The house can be yours, as long as you’re willing to move it

Scott Hartman is clear when he speaks about the vacant stone farm house that neighbors the Rutter’s Farm Store on Main Street in Spring Grove.

“If someone wants to come and move it, we would gladly give it to them, free of charge,” said Hartman, Rutter’s president and CEO. “We are talking to someone in the area that might seem interested in moving it.”

About three years ago, Rutter’s bought what is known across York County as the Hoke House, a Georgian-style farm house that dates to the 1730s, according to records on file at the York County Heritage Trust.

“We’ve had a store adjacent to that property for close to 20 years,” Hartman said. “Properties adjacent to your store don’t come up for sale every day. When they do, you have to have a forward vision.”

Rutter’s might expand it current store in Spring Grove one day, but the company has no plans right now for any expansion that would involve the land in which the Hoke House now sits, Hartman said.

“We don’t have anything on the drawing board for the land,” he said. “We don’t have any plans to convert it into any business. But if someone has those plans and wants to come in and remodel and lease it, we would be open to hear the plans.”

The Hoke house, at Route 116 and Roth Church Road, is constructed of York County limestone and was first owned by Thomas Wilson, according to the trust.

Wilson, who acquired the three-story property through a land grant from Thomas and Richard Penn, ran a tavern from inside the house from 1750 to 1767, according to trust records.

Sara Wilson, Thomas Wilson’s widow, had her second husband run the inn/tavern from 1769 to 1778.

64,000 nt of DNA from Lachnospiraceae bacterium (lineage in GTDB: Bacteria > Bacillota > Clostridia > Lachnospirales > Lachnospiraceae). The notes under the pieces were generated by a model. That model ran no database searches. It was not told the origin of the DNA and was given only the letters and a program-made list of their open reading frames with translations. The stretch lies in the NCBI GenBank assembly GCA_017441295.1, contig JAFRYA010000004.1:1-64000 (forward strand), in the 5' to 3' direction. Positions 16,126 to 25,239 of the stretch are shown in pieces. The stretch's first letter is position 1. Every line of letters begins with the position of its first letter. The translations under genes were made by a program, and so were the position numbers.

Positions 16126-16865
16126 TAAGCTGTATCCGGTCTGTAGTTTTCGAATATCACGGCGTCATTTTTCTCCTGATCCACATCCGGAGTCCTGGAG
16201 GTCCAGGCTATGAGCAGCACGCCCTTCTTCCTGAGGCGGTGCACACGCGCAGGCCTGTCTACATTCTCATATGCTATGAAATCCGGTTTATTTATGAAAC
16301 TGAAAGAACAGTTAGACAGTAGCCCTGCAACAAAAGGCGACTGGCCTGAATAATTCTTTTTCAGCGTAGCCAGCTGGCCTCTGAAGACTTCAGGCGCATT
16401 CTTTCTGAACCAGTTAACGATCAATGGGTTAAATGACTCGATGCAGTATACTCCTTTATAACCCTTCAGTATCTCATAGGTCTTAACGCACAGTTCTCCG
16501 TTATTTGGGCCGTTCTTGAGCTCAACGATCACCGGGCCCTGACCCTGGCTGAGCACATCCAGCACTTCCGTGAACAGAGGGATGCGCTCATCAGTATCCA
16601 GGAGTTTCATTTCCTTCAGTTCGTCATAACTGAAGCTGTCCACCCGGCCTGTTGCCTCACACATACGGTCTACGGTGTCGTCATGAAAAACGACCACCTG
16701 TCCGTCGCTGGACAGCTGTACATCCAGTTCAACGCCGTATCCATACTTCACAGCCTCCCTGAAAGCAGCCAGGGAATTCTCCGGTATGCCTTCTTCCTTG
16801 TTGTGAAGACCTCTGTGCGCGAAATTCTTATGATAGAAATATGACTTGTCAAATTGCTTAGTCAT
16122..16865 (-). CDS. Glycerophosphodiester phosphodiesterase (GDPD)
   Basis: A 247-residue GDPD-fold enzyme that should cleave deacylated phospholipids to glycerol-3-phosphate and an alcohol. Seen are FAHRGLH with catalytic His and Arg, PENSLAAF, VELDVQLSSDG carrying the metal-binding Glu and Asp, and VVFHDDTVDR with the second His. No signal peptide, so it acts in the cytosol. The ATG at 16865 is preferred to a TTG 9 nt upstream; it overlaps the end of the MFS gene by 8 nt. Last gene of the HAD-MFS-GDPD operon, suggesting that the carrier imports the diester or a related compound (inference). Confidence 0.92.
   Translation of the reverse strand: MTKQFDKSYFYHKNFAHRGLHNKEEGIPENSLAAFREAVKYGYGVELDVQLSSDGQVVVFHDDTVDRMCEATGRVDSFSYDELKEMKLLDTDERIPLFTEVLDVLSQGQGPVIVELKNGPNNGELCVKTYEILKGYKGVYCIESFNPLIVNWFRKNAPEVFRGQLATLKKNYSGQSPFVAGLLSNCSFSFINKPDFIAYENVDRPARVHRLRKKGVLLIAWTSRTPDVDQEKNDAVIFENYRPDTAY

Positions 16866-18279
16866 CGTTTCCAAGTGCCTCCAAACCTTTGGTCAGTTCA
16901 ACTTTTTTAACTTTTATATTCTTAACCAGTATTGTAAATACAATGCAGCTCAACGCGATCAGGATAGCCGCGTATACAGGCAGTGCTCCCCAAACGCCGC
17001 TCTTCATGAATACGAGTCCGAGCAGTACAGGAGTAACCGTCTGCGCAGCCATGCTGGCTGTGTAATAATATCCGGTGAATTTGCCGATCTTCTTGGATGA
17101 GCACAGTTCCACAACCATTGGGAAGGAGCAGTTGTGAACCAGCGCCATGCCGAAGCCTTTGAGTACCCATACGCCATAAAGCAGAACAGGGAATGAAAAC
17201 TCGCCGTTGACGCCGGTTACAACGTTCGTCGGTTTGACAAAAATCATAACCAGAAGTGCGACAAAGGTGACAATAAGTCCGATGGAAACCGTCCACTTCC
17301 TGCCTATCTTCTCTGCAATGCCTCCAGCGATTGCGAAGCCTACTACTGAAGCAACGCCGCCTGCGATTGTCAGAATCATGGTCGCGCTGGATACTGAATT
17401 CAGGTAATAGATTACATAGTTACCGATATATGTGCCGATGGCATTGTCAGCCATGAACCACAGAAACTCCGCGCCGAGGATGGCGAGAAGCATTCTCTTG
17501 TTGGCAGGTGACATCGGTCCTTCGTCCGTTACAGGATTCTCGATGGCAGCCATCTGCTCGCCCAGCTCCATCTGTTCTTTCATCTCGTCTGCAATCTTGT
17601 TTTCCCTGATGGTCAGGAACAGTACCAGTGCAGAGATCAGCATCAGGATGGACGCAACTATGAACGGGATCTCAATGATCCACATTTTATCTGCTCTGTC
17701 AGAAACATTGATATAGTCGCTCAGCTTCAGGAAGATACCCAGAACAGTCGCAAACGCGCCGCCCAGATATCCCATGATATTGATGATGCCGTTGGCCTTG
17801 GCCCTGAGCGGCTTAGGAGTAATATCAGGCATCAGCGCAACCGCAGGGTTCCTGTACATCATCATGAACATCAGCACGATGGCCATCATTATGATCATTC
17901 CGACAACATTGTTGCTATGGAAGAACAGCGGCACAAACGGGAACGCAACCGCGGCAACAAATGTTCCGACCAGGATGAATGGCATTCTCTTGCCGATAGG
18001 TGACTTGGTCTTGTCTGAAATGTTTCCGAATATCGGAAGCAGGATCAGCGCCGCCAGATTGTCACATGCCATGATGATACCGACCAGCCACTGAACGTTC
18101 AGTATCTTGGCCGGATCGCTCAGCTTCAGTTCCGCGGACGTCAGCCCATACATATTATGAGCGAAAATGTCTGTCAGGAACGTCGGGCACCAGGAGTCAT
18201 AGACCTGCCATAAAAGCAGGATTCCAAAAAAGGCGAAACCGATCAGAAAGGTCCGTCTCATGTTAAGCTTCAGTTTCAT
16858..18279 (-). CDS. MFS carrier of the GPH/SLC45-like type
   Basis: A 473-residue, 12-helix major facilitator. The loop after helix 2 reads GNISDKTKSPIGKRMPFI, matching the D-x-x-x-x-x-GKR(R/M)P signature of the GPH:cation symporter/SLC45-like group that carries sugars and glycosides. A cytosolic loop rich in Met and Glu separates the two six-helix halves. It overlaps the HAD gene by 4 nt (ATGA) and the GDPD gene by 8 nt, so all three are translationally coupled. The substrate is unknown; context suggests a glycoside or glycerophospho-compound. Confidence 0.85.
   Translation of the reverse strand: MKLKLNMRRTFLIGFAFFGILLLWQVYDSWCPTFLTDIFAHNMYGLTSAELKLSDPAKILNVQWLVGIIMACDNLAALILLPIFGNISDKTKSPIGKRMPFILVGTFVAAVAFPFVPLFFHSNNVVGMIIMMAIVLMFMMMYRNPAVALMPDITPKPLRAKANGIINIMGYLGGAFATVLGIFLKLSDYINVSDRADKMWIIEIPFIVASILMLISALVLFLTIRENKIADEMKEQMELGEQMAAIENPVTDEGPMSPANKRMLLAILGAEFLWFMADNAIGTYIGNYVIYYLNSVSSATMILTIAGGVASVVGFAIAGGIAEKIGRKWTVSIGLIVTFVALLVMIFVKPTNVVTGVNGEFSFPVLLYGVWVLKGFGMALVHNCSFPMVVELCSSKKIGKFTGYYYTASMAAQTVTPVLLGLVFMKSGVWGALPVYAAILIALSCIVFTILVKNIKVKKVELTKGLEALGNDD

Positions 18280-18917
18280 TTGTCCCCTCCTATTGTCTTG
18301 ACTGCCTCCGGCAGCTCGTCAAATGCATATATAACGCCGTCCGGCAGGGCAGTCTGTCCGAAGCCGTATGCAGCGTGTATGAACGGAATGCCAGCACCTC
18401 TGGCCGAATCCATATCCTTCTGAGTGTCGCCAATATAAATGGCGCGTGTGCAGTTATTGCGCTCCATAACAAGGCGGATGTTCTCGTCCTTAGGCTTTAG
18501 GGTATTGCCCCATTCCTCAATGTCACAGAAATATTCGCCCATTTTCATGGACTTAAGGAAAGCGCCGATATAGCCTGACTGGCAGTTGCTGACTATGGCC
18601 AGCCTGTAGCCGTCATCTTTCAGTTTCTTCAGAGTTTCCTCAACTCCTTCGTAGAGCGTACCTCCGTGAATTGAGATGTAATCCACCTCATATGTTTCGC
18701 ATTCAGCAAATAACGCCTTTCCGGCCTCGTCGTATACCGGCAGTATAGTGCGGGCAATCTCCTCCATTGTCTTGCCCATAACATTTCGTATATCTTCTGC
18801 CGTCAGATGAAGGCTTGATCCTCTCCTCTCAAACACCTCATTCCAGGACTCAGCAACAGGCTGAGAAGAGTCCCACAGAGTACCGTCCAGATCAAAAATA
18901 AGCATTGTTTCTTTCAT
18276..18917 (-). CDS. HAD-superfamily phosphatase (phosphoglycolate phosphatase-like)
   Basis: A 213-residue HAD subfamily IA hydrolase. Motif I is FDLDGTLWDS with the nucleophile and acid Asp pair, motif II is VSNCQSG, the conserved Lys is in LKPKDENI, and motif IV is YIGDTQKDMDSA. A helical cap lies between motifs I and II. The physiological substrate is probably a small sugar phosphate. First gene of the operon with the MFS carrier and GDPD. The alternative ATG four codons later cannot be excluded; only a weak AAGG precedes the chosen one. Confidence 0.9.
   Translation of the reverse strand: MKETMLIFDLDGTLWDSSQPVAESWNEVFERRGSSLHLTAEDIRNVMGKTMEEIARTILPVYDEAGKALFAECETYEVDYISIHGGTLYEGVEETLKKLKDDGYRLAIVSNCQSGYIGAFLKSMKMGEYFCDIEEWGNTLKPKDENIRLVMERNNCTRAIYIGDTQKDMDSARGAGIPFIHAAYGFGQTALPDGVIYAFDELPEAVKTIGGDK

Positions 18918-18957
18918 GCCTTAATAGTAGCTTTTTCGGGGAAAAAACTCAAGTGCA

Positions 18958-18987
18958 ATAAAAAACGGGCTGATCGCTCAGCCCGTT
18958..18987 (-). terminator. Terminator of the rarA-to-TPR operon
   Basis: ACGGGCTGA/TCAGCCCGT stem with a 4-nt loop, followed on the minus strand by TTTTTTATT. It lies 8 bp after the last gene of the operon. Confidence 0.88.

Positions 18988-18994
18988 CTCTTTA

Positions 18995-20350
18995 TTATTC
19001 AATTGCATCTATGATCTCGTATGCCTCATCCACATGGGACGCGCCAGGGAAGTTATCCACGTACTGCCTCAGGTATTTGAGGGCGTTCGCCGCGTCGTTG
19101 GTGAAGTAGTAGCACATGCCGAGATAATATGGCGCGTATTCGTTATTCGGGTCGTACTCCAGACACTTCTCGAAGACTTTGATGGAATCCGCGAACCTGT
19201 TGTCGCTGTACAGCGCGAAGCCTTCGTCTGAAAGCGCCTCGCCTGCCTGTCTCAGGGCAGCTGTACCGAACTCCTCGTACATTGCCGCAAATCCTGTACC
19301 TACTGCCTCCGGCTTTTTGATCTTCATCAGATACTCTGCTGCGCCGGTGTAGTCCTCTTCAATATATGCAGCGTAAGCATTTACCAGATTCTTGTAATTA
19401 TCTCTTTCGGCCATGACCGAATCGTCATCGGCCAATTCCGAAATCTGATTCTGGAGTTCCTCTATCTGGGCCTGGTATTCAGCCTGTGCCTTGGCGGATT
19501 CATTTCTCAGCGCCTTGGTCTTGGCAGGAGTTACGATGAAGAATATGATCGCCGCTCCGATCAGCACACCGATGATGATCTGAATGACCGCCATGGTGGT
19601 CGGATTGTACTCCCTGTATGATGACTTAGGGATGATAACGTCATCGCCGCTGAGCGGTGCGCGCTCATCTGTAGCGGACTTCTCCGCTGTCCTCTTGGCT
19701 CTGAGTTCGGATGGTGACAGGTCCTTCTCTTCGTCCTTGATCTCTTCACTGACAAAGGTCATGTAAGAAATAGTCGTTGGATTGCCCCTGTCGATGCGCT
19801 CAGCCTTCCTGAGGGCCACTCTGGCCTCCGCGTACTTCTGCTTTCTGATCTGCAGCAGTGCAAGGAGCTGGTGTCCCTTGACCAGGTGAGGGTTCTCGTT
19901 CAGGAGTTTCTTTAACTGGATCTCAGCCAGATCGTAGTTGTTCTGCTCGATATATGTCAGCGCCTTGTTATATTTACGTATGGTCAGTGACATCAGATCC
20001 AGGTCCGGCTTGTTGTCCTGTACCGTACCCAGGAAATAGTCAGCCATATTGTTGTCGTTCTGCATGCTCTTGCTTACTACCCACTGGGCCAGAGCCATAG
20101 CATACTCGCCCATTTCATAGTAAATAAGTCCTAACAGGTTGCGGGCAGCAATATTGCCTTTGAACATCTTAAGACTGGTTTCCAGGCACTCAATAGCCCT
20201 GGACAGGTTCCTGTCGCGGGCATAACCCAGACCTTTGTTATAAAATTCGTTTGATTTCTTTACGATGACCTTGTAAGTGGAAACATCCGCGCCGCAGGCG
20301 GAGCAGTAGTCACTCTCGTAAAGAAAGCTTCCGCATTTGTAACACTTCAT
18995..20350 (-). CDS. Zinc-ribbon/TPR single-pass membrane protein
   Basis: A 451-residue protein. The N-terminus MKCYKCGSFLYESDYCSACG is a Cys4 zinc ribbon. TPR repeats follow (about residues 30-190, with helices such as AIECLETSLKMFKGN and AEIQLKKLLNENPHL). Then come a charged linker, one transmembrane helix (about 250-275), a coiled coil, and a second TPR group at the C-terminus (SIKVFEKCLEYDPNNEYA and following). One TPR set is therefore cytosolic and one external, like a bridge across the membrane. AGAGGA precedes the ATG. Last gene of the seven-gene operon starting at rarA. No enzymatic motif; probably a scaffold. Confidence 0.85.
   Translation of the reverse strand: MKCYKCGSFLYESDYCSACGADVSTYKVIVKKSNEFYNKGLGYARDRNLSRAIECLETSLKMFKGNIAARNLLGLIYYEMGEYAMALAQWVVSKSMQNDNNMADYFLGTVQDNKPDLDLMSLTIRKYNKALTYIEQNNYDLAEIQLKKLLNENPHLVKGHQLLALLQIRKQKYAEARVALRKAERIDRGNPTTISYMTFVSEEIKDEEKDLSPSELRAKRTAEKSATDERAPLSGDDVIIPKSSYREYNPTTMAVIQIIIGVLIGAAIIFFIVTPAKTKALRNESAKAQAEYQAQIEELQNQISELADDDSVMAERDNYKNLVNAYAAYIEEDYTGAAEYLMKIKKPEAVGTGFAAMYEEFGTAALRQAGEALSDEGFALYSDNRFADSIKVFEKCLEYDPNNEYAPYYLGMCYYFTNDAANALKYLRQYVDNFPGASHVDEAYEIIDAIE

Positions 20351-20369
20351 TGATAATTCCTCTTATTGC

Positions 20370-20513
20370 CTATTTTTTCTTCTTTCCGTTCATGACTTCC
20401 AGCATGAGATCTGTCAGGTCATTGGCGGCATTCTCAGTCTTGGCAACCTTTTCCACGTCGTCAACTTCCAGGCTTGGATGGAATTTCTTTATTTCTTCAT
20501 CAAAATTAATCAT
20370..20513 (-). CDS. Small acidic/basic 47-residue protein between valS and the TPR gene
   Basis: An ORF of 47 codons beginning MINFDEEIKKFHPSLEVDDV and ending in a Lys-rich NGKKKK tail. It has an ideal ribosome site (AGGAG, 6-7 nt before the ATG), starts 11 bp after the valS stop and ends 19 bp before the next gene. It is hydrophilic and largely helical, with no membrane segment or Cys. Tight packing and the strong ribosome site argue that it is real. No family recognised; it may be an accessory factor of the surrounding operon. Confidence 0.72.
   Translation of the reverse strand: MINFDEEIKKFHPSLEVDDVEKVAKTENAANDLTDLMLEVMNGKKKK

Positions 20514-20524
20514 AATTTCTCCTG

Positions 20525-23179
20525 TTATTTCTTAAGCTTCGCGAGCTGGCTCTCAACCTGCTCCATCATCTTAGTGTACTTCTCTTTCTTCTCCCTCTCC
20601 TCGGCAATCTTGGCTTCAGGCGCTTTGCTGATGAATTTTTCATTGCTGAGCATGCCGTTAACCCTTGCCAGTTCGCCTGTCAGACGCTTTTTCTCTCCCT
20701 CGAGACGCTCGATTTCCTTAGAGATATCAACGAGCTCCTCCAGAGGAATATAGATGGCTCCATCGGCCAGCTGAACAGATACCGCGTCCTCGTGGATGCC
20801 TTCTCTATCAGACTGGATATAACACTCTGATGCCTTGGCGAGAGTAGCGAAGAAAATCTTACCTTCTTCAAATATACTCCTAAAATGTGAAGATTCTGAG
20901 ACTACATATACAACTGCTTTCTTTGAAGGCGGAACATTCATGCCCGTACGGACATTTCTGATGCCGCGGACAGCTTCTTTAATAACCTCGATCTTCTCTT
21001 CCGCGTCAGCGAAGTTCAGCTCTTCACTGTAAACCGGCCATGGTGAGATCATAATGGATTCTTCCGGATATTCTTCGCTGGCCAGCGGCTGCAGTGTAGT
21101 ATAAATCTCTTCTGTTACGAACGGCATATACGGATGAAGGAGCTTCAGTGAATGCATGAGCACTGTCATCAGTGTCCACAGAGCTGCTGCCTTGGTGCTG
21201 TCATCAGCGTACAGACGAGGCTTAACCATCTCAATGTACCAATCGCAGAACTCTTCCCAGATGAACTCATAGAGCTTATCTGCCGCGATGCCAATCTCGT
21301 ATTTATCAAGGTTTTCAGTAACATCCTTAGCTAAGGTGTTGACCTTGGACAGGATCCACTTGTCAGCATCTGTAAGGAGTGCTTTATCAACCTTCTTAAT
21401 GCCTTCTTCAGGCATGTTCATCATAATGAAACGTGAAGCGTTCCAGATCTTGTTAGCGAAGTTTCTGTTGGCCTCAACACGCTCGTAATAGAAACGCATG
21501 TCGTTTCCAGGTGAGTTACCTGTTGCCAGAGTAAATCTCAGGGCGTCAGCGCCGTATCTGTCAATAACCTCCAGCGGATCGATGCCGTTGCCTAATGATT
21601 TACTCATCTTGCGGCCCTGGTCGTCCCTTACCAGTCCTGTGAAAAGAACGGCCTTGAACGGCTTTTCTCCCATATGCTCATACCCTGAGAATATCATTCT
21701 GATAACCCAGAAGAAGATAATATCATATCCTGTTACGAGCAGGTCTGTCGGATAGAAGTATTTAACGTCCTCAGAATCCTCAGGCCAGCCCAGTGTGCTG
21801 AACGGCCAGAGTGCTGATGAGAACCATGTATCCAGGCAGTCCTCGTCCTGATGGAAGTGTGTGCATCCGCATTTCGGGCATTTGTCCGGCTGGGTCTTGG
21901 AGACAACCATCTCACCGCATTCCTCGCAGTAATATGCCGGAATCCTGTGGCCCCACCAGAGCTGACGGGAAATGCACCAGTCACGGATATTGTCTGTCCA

The Hoke family took over the residence in 1904, according to trust records.

Later, from 1967 to 1992, the Spring Grove Free Library occupied part of the building.

“When I was a kid, that was the library and there were books everywhere,” said Blake Stough, founder of Preserving York, a community group dedicated to York County history “It was just crammed with books. There were even books stored in the fireplace. It’s historic and a landmark for the whole Spring Grove area.”

While the stones of the building are old, the inside of the house has not been preserved in a way in which the property would be considered historic, Hartman said.

“For the last 20 years of its life, it’s been home to commercial operations,” he said. “It’s interior went through several revisions that would not be deemed historical in any way.”

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2 Responses to The house can be yours, as long as you’re willing to move it

  1. Annalisa Gojmerac says:

    This is an IMPORTANT building, and very important to Spring Grove residents. That building has lasted far longer then Rutter’s ever will as a company. Stop destroying our American history. Keep the building and all its side buildings. Show some respect for your community and stop letting it decay into nothing. If anyone wants that building it would be for the stone only, probably as filler for a hole. Its not physically possible to move a huge stone building of that size without it crumbling into nothing. We have already witnessed the destruction of a huge barn in York County, how many other parts of our American History have to be destroyed in the name of corporate profits?

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